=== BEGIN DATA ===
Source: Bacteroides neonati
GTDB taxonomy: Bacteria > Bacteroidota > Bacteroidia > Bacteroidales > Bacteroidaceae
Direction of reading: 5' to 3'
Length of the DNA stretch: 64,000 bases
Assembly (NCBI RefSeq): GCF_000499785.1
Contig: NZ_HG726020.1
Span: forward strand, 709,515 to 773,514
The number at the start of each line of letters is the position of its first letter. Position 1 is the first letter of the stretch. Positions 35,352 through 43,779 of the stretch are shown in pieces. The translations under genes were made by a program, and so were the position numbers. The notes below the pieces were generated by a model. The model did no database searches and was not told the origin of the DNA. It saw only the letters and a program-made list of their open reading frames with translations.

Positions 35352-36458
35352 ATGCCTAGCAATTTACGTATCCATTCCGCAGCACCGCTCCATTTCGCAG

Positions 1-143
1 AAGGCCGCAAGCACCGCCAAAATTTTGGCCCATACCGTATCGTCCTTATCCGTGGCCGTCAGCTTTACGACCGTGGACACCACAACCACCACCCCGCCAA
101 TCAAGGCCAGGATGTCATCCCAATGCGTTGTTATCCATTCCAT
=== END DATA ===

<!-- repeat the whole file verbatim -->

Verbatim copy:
Source: Bacteroides neonati
GTDB taxonomy: Bacteria > Bacteroidota > Bacteroidia > Bacteroidales > Bacteroidaceae
Direction of reading: 5' to 3'
Length of the DNA stretch: 64,000 bases
Assembly (NCBI RefSeq): GCF_000499785.1
Contig: NZ_HG726020.1
Span: forward strand, 709,515 to 773,514
The number at the start of each line of letters is the position of its first letter. Position 1 is the first letter of the stretch. Positions 35,352 through 43,779 of the stretch are shown in pieces. The translations under genes were made by a program, and so were the position numbers. The notes below the pieces were generated by a model. The model did no database searches and was not told the origin of the DNA. It saw only the letters and a program-made list of their open reading frames with translations.

Positions 35352-36458
35352 ATGCCTAGCAATTTACGTATCCATTCCGCAGCACCGCTCCATTTCGCAG

Positions 1-143
1 AAGGCCGCAAGCACCGCCAAAATTTTGGCCCATACCGTATCGTCCTTATCCGTGGCCGTCAGCTTTACGACCGTGGACACCACAACCACCACCCCGCCAA
101 TCAAGGCCAGGATGTCATCCCAATGCGTTGTTATCCATTCCAT